Corporate restructure

Mar 2021 4 Minutes

Restructuring Businesses to Corporate Entities

There are compelling reasons to transfer businesses from trusts to companies. The major advantage of operating a business through a company is the ability to retain income. The income can be distributed to shareholders across different income years and therefore, companies provide a vehicle that can be used in a flexible manner for planning purposes.

Trusts need to distribute all their income to its beneficiaries to avoid trustee tax at 47% being payable. However, even when the income is distributed to beneficiaries, the tax payable at the beneficiary level could be as high as 47%. Another attractive feature of operating a business through a company is the lower corporate tax rate for base rate entities. The tax rate for such entities is currently 26% and will reduce to 25% on 1 July 2021.

Historically, the argument for using trusts rather than companies to carry on businesses has been the ability for a trust to utilise the 50% CGT discount upon the future sale of the business. This is still a relevant argument, but not as compelling as it used to be. For an individual at the top marginal tax rate of 47%, a discounted capital gain would be taxed at 23.5%. If we compare this rate against the corporate tax rate of 25% from 1 July 2021, the differential is not significant. In the long run, a company that is taxed at 25% annually on its business income could prove to be a more tax efficient vehicle.

 

So how could we restructure a business from a trust to a company?

Utilising the Small Business CGT Concessions could be the most beneficial option, as the value of business assets would be reset to market value upon transfer. However, in many instances the conditions to satisfy the Concessions cannot be met, or it would be impractical to use the Concessions if, for instance, the Retirement Exemption is utilised and funds are required to be transferred to a superannuation fund.

The other option to consider is utilising a CGT rollover. The two relevant CGT rollovers to consider are the following:

  • Subdivision 122-A Rollover
  • Subdivision 328-G Rollover

The 122-A Rollover is the ‘simplest’ rollover to utilise in the sense that satisfying the rollover conditions are fairly straightforward. The rollover simply requires the relevant trust to transfer its business across to a wholly owned company. The value of the shares in the company after the restructure must be substantially the same as the value of the business transferred. This is easily achieved by establishing a new company that is wholly owned by the trust (i.e. a company without any assets prior to the transfer of the business).

One important restriction under the 122-A rollover is that there cannot be any consideration other than shares in the company (and the assumption of liabilities of the trust) under the rollover. That is, there is no ability for the business to be transferred at market value to the company resulting in the company owing an amount to the trust which could either be available for future cash drawdowns or UPE offset.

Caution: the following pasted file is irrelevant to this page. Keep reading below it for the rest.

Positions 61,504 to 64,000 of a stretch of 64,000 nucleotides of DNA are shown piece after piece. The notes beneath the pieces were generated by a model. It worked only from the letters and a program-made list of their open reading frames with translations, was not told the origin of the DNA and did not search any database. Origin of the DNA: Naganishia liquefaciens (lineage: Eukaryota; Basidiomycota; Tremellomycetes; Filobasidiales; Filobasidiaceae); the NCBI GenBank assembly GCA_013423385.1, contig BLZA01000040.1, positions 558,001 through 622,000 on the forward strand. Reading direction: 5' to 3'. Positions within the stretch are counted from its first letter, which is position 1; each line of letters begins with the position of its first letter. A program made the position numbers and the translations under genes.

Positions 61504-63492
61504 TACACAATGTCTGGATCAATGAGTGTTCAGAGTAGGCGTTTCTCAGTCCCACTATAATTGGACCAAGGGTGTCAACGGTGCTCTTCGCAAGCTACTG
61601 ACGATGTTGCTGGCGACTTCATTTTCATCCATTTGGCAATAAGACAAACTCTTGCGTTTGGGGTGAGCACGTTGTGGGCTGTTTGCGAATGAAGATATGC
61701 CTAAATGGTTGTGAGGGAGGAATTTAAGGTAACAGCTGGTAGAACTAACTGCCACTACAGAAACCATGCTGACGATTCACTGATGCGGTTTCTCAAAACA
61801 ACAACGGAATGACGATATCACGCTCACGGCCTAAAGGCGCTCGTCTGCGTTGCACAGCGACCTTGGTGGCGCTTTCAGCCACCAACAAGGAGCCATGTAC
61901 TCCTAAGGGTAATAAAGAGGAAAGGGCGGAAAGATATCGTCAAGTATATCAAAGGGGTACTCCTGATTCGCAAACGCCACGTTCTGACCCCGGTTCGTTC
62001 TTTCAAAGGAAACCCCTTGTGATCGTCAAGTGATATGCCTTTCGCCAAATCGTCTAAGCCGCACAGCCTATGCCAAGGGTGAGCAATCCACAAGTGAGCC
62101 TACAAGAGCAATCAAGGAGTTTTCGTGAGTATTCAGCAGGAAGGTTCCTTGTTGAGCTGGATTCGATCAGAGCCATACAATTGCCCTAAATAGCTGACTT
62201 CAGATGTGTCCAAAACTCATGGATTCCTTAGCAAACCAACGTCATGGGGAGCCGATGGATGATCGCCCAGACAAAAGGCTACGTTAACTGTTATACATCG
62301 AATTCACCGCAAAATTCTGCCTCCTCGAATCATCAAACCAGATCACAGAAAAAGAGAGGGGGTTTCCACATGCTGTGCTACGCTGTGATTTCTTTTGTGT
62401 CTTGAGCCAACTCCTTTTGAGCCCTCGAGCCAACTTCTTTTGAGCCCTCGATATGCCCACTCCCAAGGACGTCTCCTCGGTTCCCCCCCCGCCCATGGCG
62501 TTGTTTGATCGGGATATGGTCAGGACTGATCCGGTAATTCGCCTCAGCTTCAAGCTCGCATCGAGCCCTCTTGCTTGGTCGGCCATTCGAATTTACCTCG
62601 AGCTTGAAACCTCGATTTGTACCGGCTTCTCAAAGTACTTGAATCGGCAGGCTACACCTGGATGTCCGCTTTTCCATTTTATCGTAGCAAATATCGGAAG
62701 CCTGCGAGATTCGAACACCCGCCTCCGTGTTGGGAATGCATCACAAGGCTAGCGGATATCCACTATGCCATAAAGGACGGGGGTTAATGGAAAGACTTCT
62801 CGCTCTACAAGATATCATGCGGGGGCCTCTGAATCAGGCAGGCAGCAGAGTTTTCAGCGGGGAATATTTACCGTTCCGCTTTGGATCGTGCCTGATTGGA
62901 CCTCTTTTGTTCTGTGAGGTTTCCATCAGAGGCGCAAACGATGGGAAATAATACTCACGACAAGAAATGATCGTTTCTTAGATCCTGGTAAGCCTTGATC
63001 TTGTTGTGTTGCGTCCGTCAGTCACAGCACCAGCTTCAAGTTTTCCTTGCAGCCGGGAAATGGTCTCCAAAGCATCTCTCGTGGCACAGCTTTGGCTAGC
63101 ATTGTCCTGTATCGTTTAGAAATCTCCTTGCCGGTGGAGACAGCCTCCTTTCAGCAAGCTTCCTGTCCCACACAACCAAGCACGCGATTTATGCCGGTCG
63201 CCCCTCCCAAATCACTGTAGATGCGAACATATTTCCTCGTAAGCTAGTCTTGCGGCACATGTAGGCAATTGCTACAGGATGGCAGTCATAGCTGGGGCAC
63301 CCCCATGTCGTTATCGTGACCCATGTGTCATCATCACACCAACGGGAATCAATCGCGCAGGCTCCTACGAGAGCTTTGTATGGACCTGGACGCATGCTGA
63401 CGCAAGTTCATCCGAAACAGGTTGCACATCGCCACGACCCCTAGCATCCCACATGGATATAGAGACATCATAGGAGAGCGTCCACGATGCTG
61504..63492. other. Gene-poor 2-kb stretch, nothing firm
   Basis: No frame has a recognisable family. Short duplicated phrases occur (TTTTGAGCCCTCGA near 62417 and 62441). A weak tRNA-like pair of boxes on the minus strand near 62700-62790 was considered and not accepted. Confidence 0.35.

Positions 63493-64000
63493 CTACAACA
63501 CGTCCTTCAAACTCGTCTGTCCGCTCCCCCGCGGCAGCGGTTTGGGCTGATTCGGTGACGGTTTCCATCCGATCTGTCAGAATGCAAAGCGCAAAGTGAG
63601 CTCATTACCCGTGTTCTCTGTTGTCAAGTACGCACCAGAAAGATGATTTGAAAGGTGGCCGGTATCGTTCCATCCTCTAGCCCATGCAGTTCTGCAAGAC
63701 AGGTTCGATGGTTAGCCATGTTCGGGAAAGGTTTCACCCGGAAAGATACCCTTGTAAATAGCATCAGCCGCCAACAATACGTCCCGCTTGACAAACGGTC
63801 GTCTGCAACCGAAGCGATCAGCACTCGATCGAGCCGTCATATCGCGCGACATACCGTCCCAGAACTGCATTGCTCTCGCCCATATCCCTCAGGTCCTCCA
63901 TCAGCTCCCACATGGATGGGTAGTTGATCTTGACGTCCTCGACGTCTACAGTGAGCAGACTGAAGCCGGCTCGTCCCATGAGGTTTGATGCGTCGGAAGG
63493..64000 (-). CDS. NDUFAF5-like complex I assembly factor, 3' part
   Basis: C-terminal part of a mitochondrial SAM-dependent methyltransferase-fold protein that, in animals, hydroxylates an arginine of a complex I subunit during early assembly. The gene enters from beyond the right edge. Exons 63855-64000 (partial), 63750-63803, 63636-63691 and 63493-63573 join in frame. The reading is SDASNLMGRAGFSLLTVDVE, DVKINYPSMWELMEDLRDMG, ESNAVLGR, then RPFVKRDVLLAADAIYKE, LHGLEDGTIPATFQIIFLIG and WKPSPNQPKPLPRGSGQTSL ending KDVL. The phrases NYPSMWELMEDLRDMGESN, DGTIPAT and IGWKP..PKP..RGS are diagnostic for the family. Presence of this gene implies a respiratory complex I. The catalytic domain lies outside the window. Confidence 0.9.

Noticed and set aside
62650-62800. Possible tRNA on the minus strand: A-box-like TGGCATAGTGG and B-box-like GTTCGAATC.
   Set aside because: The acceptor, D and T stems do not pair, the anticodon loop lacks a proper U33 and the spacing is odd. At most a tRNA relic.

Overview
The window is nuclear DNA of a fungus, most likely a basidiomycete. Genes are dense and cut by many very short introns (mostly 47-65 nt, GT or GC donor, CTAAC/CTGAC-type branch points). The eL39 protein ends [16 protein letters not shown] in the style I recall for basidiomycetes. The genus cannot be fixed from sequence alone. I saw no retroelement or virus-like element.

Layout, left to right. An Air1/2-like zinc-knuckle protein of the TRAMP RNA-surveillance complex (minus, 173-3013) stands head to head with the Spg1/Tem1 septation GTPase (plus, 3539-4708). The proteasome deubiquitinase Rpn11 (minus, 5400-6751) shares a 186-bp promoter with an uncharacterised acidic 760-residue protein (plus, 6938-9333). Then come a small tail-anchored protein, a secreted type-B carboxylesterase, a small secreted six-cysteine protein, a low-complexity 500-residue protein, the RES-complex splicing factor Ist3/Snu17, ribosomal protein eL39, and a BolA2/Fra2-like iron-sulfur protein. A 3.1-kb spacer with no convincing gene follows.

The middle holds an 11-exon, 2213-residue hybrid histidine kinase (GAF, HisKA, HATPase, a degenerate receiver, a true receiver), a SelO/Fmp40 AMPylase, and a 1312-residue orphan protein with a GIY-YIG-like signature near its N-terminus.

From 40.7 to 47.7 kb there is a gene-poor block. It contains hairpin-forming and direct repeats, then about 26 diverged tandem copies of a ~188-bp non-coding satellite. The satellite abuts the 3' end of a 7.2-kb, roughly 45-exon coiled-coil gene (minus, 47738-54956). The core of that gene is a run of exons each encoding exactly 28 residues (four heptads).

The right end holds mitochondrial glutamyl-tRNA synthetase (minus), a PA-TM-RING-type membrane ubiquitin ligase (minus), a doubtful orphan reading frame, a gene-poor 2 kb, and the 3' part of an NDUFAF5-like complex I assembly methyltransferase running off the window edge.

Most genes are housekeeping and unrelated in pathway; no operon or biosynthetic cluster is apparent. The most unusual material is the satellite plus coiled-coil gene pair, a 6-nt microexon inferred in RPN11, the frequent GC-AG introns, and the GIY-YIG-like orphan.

The 328-G Rollover is also available for a business being transferred from a trust to a company. Unlike the 122-A Rollover, the transfer can occur for consideration, which is a unique feature of this rollover. While the rollover itself can provide significant advantages, there are practical difficulties in satisfying the requirement that the restructure must be a ‘genuine restructure of an ongoing business’. The ATO takes a strict and narrow view of this requirement. For instance, if the restructure occurs for the purposes of succession planning or is a preliminary step to facilitate the sale of an asset, the genuine restructure requirement will not be satisfied.

If the genuine restructure requirement cannot be satisfied, the ‘safe harbour’ rule can be relied on. Under this rule, for a period of three years, there cannot be any change in the ultimate economic ownership of the asset transferred, the asset must continue to be an active asset and there cannot be any significant private use of the asset. While the safe harbour rule provides a three year period with certain restrictions, the ATO takes the view that Part IVA can apply if any of these restrictions to the relevant asset occurs after the three year period.

The restrictive nature of the genuine restructure requirement and the uncertainties around the safe harbour rule often leads to the 328-G Rollover not being utilised. The 122-A rollover can achieve the objective of transferring a business from a trust to a company in a much simpler manner.

If you have any queries in relation to the above please contact Jane Chiang.